OpenStack Documentation Wrap Up for 2013

It’s that time of the new year to reflect and look for ways to keep improving the OpenStack docs. Here’s a list of major events from 2013 in OpenStack doc-land. Let’s look at the year in review.

  • Operator Guide book sprint was in February 2013 and I still remember it fondly. The before post and the after post tell the tale, as does this video.
  • Diane Fleming added a sidebar for navigating the every growing API reference site at http://api.openstack.org/api-ref.html. I’d like to see more improvements to the design for that page with more responsiveness for different devices.
  • We have improved the DocImpact commit message flag, where developers can add DocImpact to a commit message, and some automation happens in the background to automatically log a doc bug, setting it to New until the patch actually merges, eliminating a lot of manual steps. Props to Tom Fifield and Steven Deaton for this accomplishment in 2013.
  • We also were able to simultaneously release the docs with the code for the Havana release in the fall for the first time. A large part of this accomplishment is thanks to automation of the Configuration Reference, where the auto doc tool scrapes the docstrings and collects them into meaningful tables per feature per project.
  • This year included a complete reorganization of the docs.openstack.org site landing page. We also added new titles to try to accommodate new audiences. We have a new user guide and admin user guide, which walk through both the Dashboard and command-line interface procedures to accomplish common tasks like launching an instance. As I mentioned above, we’re also maintaining a new Configuration Reference which lists all possible configuration options across multiple OpenStack projects.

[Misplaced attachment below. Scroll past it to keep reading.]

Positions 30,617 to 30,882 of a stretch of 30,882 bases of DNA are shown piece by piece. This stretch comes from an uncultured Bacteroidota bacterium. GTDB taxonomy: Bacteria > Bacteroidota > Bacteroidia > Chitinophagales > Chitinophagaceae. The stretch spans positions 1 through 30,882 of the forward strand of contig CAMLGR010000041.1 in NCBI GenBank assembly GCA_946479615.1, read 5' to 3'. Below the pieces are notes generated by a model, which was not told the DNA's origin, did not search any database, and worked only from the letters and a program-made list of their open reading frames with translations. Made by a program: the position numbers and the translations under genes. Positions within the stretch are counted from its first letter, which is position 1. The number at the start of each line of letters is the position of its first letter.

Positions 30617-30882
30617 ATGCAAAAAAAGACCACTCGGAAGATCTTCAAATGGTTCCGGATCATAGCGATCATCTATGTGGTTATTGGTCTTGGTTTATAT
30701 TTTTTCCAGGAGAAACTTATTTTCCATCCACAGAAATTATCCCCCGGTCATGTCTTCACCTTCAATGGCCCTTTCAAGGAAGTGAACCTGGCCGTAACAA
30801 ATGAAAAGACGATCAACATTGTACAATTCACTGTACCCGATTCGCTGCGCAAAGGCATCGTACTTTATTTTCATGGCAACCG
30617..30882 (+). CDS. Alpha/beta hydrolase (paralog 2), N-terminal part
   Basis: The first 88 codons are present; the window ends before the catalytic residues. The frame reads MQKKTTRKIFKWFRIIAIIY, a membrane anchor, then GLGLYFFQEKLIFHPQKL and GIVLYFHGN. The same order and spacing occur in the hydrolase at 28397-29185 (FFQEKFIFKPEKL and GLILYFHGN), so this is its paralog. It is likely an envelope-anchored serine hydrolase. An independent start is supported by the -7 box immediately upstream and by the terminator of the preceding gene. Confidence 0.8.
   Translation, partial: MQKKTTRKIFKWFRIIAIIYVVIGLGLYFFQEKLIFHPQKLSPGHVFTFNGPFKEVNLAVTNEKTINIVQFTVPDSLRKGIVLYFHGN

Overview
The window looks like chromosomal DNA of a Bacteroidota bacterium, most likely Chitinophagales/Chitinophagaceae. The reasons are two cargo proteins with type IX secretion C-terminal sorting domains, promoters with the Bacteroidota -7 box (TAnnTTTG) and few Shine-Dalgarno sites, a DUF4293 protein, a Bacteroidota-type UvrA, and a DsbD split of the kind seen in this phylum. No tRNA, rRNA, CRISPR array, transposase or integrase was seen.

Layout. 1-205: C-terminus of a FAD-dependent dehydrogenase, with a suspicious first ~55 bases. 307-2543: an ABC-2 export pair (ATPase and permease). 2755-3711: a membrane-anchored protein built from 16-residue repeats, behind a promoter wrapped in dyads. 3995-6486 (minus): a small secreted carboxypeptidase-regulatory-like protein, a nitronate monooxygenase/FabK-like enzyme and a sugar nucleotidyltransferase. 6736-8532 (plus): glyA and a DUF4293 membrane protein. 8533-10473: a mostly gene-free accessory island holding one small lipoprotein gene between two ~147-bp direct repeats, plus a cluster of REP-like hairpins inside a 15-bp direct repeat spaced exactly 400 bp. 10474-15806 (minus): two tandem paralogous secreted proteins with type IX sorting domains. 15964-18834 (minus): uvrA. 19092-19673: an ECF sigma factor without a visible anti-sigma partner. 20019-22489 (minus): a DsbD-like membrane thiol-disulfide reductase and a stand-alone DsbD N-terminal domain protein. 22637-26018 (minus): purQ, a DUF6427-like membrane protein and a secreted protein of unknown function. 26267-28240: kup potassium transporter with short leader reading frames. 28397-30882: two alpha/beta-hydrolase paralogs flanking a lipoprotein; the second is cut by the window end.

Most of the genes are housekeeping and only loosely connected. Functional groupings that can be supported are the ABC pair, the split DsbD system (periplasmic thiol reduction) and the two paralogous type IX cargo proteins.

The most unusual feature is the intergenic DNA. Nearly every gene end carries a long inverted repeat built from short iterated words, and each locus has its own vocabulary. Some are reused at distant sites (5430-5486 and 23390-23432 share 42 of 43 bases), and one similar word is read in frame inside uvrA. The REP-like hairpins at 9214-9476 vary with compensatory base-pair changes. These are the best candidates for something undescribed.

• This year after the Summit in Portland, I worked with Lew Tucker’s finely tuned organization at Cisco to hire a contract writer dedicated to the upstream vanilla OpenStack install guide. There were still hiccups and delays despite having a dedicated resource, but the resulting install guide has been well-received.
  • We held a mid-release OpenStack Docs Boot Camp in sunny California at the Mirantis office. We learned a lot from each other and got to know contributors we hadn’t met in person.
  • In July 2013, the OpenStack security team put together a fantastic OpenStack Security Guide with a book sprint in an undisclosed location in Maryland. At least I think that’s where it was.They’re security conscious.
  • The High Availability Guide got some refreshing as well, thanks to Emilien Macchi and Enovance test labs.
  • We have Japanese fonts now supported in our tool chain, with Japanese translations now available on docs.openstack.org/ja/. Much appreciation to the translation team, especially the Japanese team lead Masanori Itoh, I18N team lead Daisy Guo, and David Cramer for the doc tooling for the font support.
  • Also in 2013 we have been incubating the open source training manuals team within the OpenStack Documentation program. They’ve produced an Associate Training Guide, with outlines and schedules for an Operator Training Guide, a Developer Training Guide, and an Architect Training Guide. All guides and outlines are available at http://docs.openstack.org/training-guides/content/.
  • At the Summit in Hong Kong we announced that the OpenStack Operations Guide became an O’Reilly edition and we are working on the edits coming back from our developmental editor.
  • Most recently we had a Doc Bug Day on 12/20/13 squashing over 80 bugs, following the sun from Australia to the US west coast and then some.

This past year OpenStack Documentation became an official program with me, Anne Gentle, elected as the Program Technical Lead. I hope to continue to serve and promote the Documentation efforts as we go into the new year. Yes, I do read the feedback from the user survey and I know we have work ahead of us. But for the docs to be second-most complained about instead of first-most was a moment to be celebrated in 2013. Thanks to the many contributors who make these incremental improvements happen.